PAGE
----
The North Mississippi All-Stars, who have a film of their own in the festival entitled World Boogie Is Coming the Movie, will headline the showcase. The concert film — directed by the group's drummer Cody Dickinson and shot by local production team Piano Man Pictures — was filmed last year at the All-Stars' annual Thanksgiving reunion show at Minglewood Hall and features guest artists such as Kenny Brown, Alvin Youngblood Hart, and Duwayne Burnside sitting in with the band.

"We're thrilled that Luther and Cody agreed to do a midnight set. It will certainly be a night to remember," says Jambor.

Aside from just putting on a dynamite show, both Miller and Jambor have higher goals in mind for putting together this showcase.

"It's clear through their year-round work that everyone at Indie Memphis has a heart for this city's creative community," says Miller.  "Since music and film are inextricably linked, it seemed to us like a no-brainer to pair artists and film creatives during the festival for a party with the idea that it could open doors for future joint efforts. If we encourage opportunities for music supervisors and producers to find original, quality stuff here, then hopefully we can add a niche factor to this film festival and provide new collaborative and financially beneficial opportunities for Memphians. It's also just a good chance to put some of our best local talent on display when we've got guests in town."

"We want to expose visiting filmmakers and industry professionals to the current, living Memphis music scene," adds Jambor. "Hopefully connections will be made that leads to these artists being featured in film and television. But, at the very least, we get to show off some amazing artists to people who will talk about the show when they get home to Los Angeles or New York or wherever they're visiting from."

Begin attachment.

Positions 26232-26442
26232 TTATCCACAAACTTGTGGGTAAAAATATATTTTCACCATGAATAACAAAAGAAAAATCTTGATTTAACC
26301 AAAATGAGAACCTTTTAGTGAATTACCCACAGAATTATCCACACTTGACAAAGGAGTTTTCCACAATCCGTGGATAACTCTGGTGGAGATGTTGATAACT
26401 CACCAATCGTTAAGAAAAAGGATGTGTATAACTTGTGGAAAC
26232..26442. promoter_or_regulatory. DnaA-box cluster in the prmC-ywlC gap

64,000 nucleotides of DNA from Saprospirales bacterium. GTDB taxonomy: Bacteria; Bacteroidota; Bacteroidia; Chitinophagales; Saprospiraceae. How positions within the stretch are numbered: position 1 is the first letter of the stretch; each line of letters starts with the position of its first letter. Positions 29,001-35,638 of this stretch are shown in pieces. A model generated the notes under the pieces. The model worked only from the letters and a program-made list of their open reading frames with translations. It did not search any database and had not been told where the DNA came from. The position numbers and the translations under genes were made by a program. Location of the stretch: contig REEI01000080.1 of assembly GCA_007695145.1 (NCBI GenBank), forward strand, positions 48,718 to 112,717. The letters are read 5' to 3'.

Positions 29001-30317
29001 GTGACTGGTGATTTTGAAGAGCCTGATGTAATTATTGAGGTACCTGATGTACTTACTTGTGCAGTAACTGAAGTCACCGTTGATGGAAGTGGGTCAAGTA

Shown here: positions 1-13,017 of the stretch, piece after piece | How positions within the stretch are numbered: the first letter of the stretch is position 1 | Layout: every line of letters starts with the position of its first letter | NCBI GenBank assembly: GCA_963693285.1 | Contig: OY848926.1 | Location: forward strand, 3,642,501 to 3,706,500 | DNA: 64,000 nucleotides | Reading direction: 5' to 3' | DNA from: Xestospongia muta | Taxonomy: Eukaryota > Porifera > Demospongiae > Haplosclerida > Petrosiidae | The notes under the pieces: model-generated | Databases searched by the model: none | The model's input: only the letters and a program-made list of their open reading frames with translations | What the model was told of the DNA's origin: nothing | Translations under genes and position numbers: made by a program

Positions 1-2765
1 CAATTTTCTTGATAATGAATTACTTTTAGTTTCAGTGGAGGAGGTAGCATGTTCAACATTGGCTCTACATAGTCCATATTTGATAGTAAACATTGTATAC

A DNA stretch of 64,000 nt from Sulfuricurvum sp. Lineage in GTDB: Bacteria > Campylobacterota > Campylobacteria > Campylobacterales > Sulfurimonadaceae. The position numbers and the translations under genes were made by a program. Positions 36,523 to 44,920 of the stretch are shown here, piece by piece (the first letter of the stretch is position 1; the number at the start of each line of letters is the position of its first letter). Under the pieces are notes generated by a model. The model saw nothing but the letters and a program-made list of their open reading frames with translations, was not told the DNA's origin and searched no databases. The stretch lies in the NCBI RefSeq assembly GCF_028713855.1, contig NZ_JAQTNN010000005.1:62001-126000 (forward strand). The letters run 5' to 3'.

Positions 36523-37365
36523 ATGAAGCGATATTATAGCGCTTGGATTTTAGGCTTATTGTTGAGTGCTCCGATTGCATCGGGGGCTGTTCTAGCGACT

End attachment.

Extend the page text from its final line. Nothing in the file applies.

Moving forward, the hope is that the relationship between Indie Memphis and the Memphis Music Foundation can continue to bear fruit for both filmmakers and musicians alike, as well as help strengthen the brand of Memphis music to a wider audience.

"One of the major goals would be to see Indie Memphis become a film festival that is known by music supervisors as the best opportunity to see films with great music components and also catch shows from the current groups from Memphis that haven't necessarily been discovered and used already in films by the vast majority of their colleagues," says Miller. "In the future, I'd love to see us continue the showcase and maybe expand to a few different dates and locations with more acts throughout the weekend. It'd be great to include a music and film panel during the conference portion of the festival and find ways to encourage more dialogue that leads to meaningful work on music documentaries, scoring, licensing, etc.

"We'll always look for opportunities within the festival weekend that make sense to promote great original Memphis music, augment the festival's programming and partner with other groups that want to support Memphis artists."